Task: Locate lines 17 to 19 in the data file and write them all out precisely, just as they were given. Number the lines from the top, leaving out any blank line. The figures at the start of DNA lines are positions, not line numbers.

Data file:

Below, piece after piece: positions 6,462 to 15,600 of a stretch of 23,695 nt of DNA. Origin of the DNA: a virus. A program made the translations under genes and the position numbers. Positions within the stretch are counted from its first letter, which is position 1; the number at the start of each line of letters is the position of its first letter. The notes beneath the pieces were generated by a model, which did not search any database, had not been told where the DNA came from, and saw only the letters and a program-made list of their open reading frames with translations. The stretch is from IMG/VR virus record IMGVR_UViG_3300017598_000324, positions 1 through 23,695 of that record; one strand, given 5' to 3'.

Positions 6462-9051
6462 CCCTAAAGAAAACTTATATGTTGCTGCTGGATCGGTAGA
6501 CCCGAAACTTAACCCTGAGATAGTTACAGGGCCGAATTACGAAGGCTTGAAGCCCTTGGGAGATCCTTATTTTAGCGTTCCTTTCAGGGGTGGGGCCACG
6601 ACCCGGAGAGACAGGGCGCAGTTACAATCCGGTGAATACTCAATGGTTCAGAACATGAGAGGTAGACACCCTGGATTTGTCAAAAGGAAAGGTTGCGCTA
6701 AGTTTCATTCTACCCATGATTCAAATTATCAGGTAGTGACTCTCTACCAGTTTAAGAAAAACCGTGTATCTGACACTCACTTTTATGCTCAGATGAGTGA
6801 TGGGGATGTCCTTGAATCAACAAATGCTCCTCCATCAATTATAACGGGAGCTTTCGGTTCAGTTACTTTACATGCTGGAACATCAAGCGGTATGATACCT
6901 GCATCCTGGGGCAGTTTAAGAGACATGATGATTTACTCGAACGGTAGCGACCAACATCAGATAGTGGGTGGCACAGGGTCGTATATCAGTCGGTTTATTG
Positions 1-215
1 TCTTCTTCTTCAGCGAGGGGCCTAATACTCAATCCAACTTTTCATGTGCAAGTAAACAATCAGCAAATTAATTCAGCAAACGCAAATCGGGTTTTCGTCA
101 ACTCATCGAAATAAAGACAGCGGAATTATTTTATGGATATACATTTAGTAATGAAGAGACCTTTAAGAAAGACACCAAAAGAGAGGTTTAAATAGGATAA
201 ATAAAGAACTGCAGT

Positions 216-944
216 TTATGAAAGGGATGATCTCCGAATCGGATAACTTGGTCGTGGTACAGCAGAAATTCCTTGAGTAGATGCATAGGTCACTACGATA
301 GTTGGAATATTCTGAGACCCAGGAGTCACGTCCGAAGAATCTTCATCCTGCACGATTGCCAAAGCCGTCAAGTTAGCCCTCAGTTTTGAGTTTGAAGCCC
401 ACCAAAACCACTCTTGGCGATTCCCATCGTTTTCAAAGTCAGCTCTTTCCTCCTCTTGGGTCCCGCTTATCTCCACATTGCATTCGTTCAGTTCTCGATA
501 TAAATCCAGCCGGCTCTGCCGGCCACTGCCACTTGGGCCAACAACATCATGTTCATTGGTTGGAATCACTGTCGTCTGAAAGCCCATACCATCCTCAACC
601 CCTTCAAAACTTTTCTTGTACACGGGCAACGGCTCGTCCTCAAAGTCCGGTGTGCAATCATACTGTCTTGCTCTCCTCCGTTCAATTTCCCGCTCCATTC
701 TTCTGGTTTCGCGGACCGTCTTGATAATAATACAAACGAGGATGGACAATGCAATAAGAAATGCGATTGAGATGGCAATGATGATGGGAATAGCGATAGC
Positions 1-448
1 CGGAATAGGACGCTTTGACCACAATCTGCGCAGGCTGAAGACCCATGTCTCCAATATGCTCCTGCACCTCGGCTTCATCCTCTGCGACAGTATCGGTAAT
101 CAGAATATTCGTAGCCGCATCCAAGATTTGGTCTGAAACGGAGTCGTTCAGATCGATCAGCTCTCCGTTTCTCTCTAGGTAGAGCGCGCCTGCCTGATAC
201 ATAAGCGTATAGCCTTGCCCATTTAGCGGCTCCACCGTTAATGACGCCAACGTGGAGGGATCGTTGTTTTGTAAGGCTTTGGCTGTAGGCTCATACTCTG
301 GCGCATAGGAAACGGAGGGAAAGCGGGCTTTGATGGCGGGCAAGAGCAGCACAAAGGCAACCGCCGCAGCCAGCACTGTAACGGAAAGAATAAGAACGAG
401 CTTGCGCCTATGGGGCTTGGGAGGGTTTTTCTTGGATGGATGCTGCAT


501 TAAATCCAGCCGGCTCTGCCGGCCACTGCCACTTGGGCCAACAACATCATGTTCATTGGTTGGAATCACTGTCGTCTGAAAGCCCATACCATCCTCAACC
601 CCTTCAAAACTTTTCTTGTACACGGGCAACGGCTCGTCCTCAAAGTCCGGTGTGCAATCATACTGTCTTGCTCTCCTCCGTTCAATTTCCCGCTCCATTC
701 TTCTGGTTTCGCGGACCGTCTTGATAATAATACAAACGAGGATGGACAATGCAATAAGAAATGCGATTGAGATGGCAATGATGATGGGAATAGCGATAGC